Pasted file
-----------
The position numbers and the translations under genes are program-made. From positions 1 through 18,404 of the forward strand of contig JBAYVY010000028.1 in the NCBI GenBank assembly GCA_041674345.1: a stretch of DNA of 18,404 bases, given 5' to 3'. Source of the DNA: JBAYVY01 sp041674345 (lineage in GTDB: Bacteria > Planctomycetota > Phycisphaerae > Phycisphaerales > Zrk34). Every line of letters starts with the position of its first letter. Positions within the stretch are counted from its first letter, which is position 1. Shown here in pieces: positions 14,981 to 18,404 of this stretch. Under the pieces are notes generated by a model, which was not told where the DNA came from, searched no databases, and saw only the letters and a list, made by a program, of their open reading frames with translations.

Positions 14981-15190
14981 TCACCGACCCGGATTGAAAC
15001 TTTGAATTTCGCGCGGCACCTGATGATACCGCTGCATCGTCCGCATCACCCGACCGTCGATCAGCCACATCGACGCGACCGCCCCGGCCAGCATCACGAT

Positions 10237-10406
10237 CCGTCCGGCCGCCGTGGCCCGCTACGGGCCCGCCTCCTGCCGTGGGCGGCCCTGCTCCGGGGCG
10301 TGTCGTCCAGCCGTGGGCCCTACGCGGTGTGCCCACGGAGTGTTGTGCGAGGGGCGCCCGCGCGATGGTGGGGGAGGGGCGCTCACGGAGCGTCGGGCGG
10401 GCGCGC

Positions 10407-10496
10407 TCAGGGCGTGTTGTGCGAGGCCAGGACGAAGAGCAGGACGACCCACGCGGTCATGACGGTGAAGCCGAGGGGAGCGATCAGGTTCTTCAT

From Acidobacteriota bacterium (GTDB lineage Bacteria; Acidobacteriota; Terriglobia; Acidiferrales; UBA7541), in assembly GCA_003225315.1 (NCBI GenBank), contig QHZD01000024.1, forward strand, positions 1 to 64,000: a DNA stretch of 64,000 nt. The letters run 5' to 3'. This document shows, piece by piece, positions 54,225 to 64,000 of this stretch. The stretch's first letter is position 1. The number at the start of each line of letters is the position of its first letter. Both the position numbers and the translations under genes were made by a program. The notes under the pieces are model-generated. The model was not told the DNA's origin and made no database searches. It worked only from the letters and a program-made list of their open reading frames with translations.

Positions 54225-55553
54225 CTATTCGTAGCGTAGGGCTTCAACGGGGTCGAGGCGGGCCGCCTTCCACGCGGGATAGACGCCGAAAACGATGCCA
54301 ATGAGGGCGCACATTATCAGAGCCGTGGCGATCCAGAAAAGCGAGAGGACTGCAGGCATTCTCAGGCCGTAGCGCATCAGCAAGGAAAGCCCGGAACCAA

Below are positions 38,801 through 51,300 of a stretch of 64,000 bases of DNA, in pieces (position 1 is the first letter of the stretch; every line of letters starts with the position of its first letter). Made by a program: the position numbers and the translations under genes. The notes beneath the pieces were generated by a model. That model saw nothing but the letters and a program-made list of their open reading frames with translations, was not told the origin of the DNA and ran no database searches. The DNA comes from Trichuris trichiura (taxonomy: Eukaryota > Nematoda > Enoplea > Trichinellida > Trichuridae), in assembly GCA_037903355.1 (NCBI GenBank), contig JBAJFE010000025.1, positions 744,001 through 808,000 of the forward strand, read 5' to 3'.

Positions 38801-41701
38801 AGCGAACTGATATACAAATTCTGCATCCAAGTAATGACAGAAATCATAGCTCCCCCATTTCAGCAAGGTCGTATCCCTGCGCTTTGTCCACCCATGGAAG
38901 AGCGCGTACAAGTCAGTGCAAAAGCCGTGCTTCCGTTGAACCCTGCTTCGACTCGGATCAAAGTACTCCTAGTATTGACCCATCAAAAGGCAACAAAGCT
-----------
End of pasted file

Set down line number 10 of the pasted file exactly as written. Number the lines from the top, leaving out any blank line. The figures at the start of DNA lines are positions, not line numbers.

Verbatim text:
10407 TCAGGGCGTGTTGTGCGAGGCCAGGACGAAGAGCAGGACGACCCACGCGGTCATGACGGTGAAGCCGAGGGGAGCGATCAGGTTCTTCAT